Saturday 22 October 2016

Clinton chooses Irish-American with Longford links as her vice-president

Searches are now under way in Killshee, Co Longford, for the contender's distant relatives, writes Wayne O'Connor

Published 24/07/2016 | 02:30

Running mate: Democratic presidential candidate Hillary Clinton and her newly appointed vice president, Senator Tim Kaine. Photo: Andrew Harnik/AP
Running mate: Democratic presidential candidate Hillary Clinton and her newly appointed vice president, Senator Tim Kaine. Photo: Andrew Harnik/AP

Presumptive Democratic US Presidential candidate Hillary Clinton has picked an Irish-American senator as her running mate ahead of November's election.

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Senator Tim Kaine (58) is a former mayor and was once the governor of Virginia. He has Irish roots that have been traced back to Longford and Kilkenny more than 150 years ago. All of his grandparents were born to Irish immigrants in the US.

Commentators consider Mr Kaine to be a safe pair of hands. The fact that he is fluent in Spanish is seen as a way Mrs Clinton can tap in to the Hispanic-American vote block. A strict Catholic upbringing means Mr Kaine opposes abortion, but he insists that he supports abortion rights. He is also a supporter of free trade agreements.

This weekend, he spoke of his delight at being selected as a possible vice-president by Mrs Clinton.

"Just got off the phone with Hillary. I'm honoured to be her running mate," he said yesterday. "Can't wait to hit the trail."

Earlier this year, Mr Kaine was honoured with a leadership award by the American Irish Fund. He used it as an opportunity to speak about his heritage.

"I am about as stone Irish as you can get for somebody whose family has been in the country for about 150 years.

"All four of my grandparents were born to Irish immigrants, three to families where both the mom and dad were from Ireland and one where the mom was Irish and the dad was Scottish born but moved to Northern Ireland before emigrating to the US.

"I am pure black-Irish. There is not a red-headed Norseman anywhere in our family but that makes this very special.

"Until I was 48 years old, Ireland played a huge and important part in my life, sort of in the dreams of my life, but I had never been to Ireland. So it was photos, and it was genealogy, and it was family stories, and Roman Catholicism, music and St Patrick's Day - that is what being Irish meant to me, but I felt the deep connection to it."

Mr Kaine became governor of Virginia in 2006 and later that year travelled to Ireland with his wife Anne, three children, Nat, Woody and Annella.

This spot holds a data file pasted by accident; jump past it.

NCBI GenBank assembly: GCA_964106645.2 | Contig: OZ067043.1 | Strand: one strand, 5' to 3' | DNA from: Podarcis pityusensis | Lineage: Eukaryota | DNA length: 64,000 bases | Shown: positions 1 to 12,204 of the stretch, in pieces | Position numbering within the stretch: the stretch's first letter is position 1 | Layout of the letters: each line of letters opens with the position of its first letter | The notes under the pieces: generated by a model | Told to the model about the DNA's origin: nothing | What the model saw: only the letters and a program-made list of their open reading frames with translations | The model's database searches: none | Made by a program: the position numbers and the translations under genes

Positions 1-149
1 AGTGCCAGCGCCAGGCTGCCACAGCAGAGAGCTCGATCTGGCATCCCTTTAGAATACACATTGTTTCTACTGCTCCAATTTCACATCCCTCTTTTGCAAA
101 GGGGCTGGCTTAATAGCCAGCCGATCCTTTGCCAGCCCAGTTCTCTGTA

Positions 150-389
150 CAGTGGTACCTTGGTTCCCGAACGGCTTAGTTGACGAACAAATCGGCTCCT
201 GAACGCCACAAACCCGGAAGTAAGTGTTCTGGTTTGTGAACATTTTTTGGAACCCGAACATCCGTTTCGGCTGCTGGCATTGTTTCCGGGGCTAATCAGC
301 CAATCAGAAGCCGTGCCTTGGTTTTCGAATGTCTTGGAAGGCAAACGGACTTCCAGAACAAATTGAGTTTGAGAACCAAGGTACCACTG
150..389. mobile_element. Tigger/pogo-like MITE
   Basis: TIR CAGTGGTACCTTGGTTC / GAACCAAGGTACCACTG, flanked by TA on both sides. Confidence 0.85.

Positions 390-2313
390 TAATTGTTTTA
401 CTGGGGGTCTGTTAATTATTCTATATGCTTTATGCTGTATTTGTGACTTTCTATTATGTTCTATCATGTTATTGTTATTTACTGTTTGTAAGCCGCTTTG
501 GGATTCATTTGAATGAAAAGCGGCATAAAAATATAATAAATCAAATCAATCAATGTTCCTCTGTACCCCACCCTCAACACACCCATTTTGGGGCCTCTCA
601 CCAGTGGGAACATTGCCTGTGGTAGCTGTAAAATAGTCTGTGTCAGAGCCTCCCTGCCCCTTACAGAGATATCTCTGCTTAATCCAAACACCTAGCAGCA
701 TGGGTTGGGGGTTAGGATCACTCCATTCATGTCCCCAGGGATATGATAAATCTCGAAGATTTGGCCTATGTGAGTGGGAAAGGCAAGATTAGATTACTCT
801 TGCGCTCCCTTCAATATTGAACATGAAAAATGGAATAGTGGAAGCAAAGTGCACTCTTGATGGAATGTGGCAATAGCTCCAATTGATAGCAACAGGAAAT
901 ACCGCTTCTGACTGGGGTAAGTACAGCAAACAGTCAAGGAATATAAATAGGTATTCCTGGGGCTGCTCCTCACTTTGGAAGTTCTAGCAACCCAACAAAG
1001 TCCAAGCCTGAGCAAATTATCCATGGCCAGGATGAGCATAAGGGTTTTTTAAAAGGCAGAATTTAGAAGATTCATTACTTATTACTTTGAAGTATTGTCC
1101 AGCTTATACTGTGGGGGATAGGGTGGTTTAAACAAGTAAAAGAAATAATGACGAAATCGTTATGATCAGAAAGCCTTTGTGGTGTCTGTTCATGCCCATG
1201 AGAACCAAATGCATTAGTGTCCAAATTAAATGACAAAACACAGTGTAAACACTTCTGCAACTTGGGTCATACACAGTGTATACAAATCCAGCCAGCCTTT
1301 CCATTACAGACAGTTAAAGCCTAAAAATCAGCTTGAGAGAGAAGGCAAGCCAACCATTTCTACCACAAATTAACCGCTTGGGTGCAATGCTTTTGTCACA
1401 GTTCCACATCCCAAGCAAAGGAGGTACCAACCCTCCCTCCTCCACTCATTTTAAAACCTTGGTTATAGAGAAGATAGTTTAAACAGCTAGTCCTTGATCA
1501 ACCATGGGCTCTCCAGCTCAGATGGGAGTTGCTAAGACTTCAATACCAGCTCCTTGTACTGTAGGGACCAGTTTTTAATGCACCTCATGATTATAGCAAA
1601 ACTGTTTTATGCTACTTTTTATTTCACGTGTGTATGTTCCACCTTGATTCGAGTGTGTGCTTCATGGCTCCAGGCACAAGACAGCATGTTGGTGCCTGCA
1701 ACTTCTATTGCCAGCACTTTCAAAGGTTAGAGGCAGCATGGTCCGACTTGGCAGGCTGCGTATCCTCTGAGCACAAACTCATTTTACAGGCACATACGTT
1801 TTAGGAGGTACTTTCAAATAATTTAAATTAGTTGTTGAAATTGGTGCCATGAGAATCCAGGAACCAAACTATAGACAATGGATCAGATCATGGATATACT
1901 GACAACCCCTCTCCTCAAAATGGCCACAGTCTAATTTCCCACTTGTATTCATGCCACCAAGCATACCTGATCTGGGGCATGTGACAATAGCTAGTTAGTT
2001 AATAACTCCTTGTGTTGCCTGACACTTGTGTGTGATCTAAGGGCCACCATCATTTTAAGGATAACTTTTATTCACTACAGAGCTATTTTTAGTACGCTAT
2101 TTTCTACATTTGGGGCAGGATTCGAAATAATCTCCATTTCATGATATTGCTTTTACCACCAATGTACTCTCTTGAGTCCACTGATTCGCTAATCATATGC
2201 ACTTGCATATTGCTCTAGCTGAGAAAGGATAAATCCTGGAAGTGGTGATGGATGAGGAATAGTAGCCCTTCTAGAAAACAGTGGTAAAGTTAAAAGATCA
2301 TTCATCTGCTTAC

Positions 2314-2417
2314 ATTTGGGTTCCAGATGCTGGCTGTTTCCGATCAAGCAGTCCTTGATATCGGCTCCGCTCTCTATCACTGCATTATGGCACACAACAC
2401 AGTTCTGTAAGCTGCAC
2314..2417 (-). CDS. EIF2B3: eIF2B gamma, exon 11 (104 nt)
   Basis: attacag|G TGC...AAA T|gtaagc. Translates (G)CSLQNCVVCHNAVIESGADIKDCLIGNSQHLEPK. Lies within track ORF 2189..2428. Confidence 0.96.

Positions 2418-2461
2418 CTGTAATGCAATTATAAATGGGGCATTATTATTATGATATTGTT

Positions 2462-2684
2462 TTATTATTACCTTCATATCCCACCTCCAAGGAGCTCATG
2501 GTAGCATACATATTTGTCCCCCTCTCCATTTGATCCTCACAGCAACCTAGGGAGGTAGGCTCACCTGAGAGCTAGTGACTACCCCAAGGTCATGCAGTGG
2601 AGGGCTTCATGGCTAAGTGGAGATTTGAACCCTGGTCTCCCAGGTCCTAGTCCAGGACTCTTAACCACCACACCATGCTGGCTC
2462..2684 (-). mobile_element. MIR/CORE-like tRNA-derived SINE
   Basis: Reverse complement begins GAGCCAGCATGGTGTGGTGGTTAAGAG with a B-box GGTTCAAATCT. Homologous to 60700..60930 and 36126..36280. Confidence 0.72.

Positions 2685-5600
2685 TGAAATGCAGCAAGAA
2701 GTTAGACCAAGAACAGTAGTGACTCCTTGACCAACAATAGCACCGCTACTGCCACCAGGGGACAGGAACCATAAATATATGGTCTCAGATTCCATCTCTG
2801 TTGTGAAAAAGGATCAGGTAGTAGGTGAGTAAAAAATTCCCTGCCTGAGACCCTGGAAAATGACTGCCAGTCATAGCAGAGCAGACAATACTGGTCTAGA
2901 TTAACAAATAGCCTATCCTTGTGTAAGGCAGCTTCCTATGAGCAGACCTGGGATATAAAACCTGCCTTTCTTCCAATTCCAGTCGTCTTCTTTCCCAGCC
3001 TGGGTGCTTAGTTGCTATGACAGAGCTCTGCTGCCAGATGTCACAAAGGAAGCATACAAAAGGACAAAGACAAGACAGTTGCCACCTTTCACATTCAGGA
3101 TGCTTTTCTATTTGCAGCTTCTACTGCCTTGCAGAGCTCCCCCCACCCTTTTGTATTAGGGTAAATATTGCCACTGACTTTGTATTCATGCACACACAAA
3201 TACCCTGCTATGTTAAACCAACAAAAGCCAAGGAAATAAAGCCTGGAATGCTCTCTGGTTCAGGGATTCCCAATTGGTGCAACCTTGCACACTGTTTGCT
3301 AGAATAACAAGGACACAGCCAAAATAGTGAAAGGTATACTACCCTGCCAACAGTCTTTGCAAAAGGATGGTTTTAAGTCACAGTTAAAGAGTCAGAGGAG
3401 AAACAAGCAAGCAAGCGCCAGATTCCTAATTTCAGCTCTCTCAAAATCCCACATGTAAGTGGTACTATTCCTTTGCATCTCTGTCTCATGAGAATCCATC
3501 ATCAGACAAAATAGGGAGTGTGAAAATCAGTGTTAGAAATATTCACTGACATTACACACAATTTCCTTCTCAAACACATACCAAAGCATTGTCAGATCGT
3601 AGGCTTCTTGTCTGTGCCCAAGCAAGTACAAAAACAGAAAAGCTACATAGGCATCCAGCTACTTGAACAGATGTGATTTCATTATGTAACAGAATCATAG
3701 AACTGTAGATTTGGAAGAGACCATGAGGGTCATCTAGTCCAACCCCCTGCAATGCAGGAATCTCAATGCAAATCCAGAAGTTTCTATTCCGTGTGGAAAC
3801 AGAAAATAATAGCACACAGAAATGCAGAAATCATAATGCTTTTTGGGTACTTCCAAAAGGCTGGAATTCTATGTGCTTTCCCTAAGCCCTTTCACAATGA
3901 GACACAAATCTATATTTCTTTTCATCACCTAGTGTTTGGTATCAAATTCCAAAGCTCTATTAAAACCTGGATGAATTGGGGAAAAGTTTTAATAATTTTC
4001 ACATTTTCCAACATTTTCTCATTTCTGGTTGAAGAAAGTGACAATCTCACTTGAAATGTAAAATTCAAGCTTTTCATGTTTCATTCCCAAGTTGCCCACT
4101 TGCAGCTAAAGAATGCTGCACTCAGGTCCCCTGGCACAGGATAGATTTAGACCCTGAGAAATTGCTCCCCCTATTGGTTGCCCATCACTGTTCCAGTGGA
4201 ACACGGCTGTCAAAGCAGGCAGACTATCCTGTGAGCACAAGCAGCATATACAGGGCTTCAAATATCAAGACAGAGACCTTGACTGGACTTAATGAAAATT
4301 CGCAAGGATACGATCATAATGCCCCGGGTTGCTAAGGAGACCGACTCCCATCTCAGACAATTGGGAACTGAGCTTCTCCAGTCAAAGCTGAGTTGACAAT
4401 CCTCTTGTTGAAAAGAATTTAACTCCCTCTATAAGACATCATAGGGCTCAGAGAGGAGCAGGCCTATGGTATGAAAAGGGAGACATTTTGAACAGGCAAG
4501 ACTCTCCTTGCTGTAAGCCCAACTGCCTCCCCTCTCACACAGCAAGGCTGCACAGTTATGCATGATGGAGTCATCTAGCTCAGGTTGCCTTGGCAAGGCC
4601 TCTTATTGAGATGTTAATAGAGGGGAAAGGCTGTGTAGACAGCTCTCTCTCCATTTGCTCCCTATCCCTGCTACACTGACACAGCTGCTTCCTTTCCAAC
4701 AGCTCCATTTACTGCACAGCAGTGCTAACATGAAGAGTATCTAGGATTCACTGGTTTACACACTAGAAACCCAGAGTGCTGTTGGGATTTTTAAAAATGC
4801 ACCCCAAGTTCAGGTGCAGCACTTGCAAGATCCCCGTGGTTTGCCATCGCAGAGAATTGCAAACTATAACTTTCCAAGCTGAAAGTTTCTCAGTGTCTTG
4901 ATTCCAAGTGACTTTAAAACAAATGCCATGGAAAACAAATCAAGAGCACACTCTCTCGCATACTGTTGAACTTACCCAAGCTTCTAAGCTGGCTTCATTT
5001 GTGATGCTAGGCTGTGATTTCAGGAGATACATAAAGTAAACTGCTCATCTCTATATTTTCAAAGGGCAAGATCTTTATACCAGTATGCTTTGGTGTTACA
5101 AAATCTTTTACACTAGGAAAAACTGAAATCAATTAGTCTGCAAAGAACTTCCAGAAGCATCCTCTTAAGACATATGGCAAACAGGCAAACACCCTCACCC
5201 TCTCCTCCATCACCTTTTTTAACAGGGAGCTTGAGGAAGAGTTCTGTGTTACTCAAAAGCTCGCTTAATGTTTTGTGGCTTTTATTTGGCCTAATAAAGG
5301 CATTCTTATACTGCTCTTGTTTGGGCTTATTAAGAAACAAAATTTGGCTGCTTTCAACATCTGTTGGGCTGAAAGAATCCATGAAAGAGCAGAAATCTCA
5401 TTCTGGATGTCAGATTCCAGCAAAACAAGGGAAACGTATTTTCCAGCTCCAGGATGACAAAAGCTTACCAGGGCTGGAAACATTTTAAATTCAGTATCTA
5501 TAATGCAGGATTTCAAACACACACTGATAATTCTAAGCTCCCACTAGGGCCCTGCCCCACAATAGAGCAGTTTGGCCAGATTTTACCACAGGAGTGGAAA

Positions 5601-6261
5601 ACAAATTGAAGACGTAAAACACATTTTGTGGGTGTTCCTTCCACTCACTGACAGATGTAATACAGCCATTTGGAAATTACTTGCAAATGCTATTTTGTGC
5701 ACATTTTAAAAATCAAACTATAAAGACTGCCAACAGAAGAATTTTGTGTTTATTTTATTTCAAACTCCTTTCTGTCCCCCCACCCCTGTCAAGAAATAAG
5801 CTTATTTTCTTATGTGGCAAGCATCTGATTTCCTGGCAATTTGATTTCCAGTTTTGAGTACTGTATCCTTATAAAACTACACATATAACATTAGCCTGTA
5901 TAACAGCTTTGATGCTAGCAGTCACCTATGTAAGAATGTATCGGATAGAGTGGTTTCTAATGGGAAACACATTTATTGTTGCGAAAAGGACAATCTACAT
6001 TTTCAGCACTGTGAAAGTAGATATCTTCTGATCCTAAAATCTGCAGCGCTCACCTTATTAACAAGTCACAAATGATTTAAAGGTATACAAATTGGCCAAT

After spending some time in Dublin, they travelled to Killashee, a blink-and-you'd-miss-it village 9km outside Longford town.

"There's a bad bend there so you wouldn't blink going through it anyway," warned local Fianna Fail councillor Seamus Butler. "I can't see Trump winning, so Hillary will win by default, I think."

After wandering through fields, the Kaines eventually found the remains of the home where PJ Farrell, Mr Kaine's great grandfather, was born.

"We went to Dublin and my children were having a blast, they were all teenagers, and when I said we have to spend a day traipsing around in the countryside instead of hanging around in Temple Bar and Grafton Street, they were extremely disappointed in their father," said Mr Kaine.

"As we drove to Longford, which is not exactly a tourist zone, they continued to complain - but when we landed in Longford town my 11-year-old daughter said to me: 'Dad, why does everyone look like us?' They started to get it.

"We parked the vehicle and traipsed half a mile across fields and we found two still-standing walls of what had been a house with windows and doors and a tinned roof stacked with hay.

"I told my children, 'This is where we come from.'

"Even with unruly and obnoxious teenagers, it made a huge impact on them and since that time, we have been back very often."

Now locals are hoping for an official visit in the not-too-distant future.

"I like what he is about and any tenuous link to Longford would be welcome, but this link to the Farrell clan is a big one," said Longford councillor Mae Sexton. "I'm sure we'll do whatever we can to get an official visit organised now."

Searches were being conducted in Longford last night to determine what Killashee locals were related to Mr Kaine, said farmer Mike McGann. "My brother Dan owns the bar here and he cannot remember him coming in, but I am sure all the links will start coming out of the woodwork eventually.

"We might get a Kaine Plaza," he joked, referring to President Barack Obama's links to Moneygall, Co Offaly, where a petrol station is named in his honour. "The problem is Farrell or O'Farrell is really common here. It's the most popular name."

Sunday Independent

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